Women and girls are systematically excluded from leadership and decision-making positions in STEM, both in academia and in the private sector. Meanwhile, gender biases in lending and venture capital funding, standard recruiting, promotion, and evaluation processes, and the use of science and digital technologies, make it difficult for women to compete equitably in the information economy.
Innovation Management is the process of sourcing, funding and evaluating innovations. For example, in the early stages, leaders may focus on equitable participation of women in identifying problems and solutions or as entrepreneurs. At later stages, they may ensure women are part of the executive teams funding innovation or making product-related decisions.
Using a gender lens means building more inclusive innovations. In contrast, a genderblind approach may exacerbate gender inequalities or limit the success or sustainability of an innovation.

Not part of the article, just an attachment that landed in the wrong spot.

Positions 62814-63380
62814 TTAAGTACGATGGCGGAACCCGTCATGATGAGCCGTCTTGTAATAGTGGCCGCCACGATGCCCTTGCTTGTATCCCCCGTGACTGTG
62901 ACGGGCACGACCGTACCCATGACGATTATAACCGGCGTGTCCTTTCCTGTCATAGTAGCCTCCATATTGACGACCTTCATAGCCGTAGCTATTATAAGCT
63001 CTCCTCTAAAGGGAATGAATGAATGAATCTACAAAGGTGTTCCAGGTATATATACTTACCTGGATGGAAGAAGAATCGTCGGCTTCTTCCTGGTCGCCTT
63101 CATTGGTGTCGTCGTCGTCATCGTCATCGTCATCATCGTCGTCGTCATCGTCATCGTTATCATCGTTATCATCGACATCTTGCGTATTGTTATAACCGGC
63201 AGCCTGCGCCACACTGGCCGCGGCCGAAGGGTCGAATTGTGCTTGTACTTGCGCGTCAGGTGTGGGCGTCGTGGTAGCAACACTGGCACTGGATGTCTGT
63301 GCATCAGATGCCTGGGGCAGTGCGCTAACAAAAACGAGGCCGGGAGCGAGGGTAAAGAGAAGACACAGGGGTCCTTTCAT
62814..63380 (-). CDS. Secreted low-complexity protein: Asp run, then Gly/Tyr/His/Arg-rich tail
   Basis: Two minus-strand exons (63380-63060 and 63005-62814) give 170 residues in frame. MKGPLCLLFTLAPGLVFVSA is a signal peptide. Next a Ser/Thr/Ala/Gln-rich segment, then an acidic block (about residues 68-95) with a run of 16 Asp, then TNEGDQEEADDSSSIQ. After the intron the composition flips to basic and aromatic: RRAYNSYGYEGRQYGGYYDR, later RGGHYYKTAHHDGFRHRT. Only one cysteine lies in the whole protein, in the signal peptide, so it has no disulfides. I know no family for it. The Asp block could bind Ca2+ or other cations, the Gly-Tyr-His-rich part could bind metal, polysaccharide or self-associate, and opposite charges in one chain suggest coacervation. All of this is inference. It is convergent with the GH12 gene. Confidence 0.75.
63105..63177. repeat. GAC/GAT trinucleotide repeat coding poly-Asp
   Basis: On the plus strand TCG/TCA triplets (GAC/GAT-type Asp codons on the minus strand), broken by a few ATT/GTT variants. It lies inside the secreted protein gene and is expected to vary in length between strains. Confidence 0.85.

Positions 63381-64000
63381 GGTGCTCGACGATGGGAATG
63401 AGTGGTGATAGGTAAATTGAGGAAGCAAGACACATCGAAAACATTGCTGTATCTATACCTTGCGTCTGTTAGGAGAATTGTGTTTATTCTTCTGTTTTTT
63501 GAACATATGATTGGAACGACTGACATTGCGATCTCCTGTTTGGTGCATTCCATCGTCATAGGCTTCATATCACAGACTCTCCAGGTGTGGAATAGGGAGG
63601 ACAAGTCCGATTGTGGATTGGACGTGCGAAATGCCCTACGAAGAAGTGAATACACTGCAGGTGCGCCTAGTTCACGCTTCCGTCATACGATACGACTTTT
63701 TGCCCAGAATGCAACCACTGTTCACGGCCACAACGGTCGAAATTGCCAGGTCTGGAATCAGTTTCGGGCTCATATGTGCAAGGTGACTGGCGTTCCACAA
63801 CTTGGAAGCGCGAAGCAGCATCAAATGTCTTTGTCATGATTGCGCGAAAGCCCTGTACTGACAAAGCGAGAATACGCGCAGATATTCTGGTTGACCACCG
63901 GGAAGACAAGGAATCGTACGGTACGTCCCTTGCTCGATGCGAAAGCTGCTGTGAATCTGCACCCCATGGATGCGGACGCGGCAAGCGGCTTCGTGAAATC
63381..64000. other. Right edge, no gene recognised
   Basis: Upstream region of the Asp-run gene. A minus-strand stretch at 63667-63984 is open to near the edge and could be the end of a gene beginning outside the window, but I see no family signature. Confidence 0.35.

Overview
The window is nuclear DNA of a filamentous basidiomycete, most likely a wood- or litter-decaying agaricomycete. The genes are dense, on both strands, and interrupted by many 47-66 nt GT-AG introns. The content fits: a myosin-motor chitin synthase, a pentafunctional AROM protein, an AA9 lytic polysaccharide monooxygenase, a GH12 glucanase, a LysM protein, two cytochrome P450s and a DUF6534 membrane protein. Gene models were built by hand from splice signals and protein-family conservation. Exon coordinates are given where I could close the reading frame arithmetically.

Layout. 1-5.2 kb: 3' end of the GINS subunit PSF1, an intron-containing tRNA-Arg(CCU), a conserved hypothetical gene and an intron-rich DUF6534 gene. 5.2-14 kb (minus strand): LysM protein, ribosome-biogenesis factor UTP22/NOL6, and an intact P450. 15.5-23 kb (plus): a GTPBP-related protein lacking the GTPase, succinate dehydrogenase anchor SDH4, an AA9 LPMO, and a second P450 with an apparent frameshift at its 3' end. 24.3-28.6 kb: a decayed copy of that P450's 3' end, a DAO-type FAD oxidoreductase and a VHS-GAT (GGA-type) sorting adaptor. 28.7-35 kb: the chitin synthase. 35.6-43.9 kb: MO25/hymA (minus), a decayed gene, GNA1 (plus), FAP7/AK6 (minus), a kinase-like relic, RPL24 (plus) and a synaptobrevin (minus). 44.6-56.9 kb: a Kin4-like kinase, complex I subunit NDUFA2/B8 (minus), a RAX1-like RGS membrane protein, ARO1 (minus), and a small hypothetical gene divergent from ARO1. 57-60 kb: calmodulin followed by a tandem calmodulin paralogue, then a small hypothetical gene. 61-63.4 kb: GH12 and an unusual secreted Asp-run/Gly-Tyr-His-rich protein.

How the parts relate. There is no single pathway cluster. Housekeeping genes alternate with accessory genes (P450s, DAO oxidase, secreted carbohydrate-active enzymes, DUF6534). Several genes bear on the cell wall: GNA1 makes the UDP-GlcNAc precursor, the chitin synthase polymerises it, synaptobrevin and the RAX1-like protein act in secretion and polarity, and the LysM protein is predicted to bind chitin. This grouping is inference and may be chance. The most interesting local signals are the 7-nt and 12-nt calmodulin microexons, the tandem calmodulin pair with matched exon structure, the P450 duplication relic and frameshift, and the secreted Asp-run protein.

Gender and Social Innovation
Last year, the Global Innovation Coalition for Change (GICC) launched global standards called the “Gender Innovation Principles”. The Principles outline a gender-responsive approach to innovation and technology.
A gender-responsive approach to innovation involves integrating women and men’s concerns and experiences equally so that they become fundamental elements in the design of innovative products or policies, and that gender norms, roles and relations are carefully considered.
The Five Principles are:
Make a high-level corporate commitment to adopt a gender responsive approach to innovation